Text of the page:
Page 14 - Minutes of Proceedings of Civil Engineers Vol CXCV 1913-14 Part 1
P. 14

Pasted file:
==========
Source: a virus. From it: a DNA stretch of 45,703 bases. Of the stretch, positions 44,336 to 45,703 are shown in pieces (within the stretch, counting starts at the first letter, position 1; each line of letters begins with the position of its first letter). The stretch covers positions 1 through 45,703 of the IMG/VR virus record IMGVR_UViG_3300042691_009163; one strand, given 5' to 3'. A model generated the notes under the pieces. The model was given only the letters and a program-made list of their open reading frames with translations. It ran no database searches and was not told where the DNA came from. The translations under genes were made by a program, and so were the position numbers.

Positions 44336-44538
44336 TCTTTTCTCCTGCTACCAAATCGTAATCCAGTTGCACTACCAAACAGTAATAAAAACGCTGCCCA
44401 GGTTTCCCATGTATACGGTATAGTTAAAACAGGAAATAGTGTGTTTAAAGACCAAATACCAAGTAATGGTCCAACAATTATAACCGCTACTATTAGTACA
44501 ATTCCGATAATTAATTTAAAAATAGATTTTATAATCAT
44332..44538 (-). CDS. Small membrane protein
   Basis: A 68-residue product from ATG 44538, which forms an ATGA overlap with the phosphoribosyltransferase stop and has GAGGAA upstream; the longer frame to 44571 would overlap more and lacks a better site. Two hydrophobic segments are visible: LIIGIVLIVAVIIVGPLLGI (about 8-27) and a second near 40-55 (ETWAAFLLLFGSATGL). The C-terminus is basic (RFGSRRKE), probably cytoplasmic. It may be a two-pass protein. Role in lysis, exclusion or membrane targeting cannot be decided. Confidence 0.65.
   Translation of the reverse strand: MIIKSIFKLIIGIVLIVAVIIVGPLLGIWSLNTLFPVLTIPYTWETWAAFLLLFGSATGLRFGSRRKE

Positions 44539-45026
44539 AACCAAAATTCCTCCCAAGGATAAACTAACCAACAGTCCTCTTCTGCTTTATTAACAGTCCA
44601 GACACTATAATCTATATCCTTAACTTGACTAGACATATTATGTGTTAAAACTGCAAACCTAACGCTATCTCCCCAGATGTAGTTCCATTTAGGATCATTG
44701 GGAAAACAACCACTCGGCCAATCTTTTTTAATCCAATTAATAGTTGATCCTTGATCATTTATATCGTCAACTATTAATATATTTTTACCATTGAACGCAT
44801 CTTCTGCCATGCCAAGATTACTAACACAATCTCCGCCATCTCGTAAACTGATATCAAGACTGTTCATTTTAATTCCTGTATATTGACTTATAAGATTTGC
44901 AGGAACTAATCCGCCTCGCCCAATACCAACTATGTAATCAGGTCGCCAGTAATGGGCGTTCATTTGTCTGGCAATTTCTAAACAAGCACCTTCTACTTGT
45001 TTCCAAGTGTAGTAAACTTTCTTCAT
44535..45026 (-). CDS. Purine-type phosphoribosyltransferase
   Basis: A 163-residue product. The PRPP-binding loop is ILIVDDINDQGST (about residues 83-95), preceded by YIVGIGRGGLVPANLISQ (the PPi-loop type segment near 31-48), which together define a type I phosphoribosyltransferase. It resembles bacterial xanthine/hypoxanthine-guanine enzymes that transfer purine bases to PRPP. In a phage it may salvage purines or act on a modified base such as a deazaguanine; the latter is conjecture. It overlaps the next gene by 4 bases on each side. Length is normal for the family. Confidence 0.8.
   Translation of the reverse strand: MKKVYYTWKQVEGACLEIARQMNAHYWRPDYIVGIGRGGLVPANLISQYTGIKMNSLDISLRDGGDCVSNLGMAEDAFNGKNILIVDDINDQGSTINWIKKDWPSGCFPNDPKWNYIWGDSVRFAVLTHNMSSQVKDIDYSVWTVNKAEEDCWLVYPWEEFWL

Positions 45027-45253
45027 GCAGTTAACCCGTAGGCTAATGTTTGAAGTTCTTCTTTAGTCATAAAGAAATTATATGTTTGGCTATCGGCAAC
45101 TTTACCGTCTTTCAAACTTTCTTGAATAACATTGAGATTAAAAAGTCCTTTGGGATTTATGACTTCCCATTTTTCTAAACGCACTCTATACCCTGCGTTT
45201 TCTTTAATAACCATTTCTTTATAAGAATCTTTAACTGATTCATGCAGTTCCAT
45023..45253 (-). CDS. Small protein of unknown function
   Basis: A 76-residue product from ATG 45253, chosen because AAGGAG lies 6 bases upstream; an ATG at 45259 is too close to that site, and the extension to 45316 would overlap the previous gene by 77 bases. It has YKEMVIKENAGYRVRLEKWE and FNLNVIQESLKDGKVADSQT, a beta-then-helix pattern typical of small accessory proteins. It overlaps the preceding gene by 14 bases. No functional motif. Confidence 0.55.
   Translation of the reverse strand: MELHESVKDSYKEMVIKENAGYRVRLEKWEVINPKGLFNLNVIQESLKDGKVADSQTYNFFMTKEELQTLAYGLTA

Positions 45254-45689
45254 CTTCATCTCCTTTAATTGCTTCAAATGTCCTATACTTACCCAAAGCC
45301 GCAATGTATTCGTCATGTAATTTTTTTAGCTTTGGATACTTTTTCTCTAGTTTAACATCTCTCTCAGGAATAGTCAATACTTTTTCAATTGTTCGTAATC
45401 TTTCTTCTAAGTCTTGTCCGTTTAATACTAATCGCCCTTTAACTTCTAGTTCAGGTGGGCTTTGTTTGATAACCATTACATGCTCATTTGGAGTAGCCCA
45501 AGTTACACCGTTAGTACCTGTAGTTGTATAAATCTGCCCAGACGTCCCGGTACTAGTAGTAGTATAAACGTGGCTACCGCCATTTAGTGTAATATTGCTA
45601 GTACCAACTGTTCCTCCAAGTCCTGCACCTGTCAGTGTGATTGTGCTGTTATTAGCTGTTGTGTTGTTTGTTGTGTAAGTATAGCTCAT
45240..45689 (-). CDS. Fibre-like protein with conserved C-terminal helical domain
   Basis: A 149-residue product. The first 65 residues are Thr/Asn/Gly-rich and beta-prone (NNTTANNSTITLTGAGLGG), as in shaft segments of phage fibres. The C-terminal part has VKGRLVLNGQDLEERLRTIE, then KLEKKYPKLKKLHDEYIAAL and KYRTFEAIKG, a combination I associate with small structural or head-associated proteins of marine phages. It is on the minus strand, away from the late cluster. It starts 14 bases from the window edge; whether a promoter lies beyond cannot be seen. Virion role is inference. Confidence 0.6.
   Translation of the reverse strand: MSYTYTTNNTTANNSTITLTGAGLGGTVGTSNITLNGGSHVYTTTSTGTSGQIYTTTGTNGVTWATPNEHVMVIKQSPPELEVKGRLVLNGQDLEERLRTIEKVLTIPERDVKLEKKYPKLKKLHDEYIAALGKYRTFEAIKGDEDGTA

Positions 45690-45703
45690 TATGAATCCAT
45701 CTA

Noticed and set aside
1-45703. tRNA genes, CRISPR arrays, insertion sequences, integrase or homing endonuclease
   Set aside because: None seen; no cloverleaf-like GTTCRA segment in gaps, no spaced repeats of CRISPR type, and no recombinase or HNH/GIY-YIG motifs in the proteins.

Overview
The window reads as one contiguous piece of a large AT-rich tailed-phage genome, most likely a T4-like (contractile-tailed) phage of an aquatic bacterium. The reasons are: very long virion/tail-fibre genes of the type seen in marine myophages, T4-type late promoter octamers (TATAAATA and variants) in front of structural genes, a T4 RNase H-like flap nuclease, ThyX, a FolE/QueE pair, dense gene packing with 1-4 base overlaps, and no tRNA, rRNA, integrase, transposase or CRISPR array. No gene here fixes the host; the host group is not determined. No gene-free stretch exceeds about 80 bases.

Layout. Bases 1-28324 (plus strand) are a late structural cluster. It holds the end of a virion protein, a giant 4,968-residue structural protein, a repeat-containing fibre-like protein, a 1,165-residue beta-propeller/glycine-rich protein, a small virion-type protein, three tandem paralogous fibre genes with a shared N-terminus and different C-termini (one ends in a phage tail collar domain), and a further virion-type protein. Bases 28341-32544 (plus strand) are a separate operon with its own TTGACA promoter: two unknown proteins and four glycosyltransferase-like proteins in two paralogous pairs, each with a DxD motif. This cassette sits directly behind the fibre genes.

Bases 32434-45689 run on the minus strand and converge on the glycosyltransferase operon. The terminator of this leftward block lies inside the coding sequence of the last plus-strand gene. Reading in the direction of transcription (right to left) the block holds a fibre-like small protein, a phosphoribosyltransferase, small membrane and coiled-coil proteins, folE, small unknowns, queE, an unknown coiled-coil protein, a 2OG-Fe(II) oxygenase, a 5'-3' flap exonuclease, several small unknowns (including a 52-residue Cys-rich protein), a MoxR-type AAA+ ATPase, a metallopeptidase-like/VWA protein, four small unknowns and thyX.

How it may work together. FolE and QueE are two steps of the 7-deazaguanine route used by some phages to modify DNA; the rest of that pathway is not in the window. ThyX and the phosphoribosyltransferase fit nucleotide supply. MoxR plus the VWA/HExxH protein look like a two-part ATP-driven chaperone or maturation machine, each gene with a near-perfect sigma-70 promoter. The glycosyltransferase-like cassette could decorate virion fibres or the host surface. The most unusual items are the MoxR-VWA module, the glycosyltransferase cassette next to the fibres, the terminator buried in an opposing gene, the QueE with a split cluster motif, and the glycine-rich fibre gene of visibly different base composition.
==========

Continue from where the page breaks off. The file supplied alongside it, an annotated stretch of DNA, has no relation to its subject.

54 WENTWoRTI{-SHEILDS oN TrrE coNsTRucTIoN or, fMinutea of jetty (berth No. 42), lay outside the old enclosing lxrnk rrnd near to the existing deep channel. The rvalls for these belths hntl to be con- structed by the aid of helmet divers. Fig. 8, Plu,te 2, shows a cross section of the rvnll adoptod for berth No.47, antl the other walls were similar though smnller. In these walls the toe rvns made shorter than in the wnll for portion A, os n longer toe u'ould have needed to be reinforced, and this could not havo been tccornplished satis- factolily under wtter'. The slope on the lxwe of the wtll was intro- duced as before, but tho steps at the lru,ck wero rn'r'anged differently, so as to frcilitn"te the divers'work. The wnll wns all formed of Port- Innd-cement concrete, partly of blocks rveighing 6 to 8 tons, and partly of moss concrete deposited under w&ter. 'l'he blocks were placed along the front and back of the wall ns facework, which extended from dock-bottom to rrbove low-water level. The mnss wolk was used in the foundation of the wall below dock-bottom and in the hearting between the blocks. Above low water the wall was also built of mass concrete, but this was deposited in the dry between tides, and not under water. The concrete mixtures used in this wall varied according to cir- cumsLr,nces, The blocks were of 6-to-1 concrete, and the mass work deposited under water 5-to-1, or, in the more exposed portions, 4-to-1. The mass work above low water was of 7-to-l concrete. For the backing of this wall special material was selected, as it lur.d to lrc tipped out into deep water. The sandy clay from the dock excavation, if used in these circumstances, would have become soft and slippery, and rvould have imposed severe pressure on the wrll. Accortlingly it was discarded in favour of a better rnaterirr,l, consisting p""1ty of broken concrete cut away from the wllls of l, dry dock which was being widened at the same time, and pnrtly of ships'tshes, which were set aside for the purpose, Dreilging and Ternporary Stages.-T.he construction of this portion of the rvall, although involving a large amount of diving work, proved to lrc fairly straightforward. The arrangement of the temporary work is shown in tr'igs. 9, Plate 2. A cut was first excavated by dredger to 35 feet below L.W.O.S.T., the bottom width of the cut being 60 feet, or 20 feet wider than the base of the wall. Temporary stages, consisting of steel girders resting on timber-pile dolphins, were next erected olong the brlck and front of the site of the wall, and just outside it. On these sbages were placed pile-drivers, grab-cranes for excavotion, nnd trv<.r 8-ton titan cranes for setting concrete blocks anrl lowerirrg rntss concrete. tr\ntsulatitn-Trenclu:t.- Frorn the temporary stages & row of timber sheet-piling rvrs driven along the back and front of the wall-site. The piles wore rnlde to penetrate to the foundation-level of the wall,
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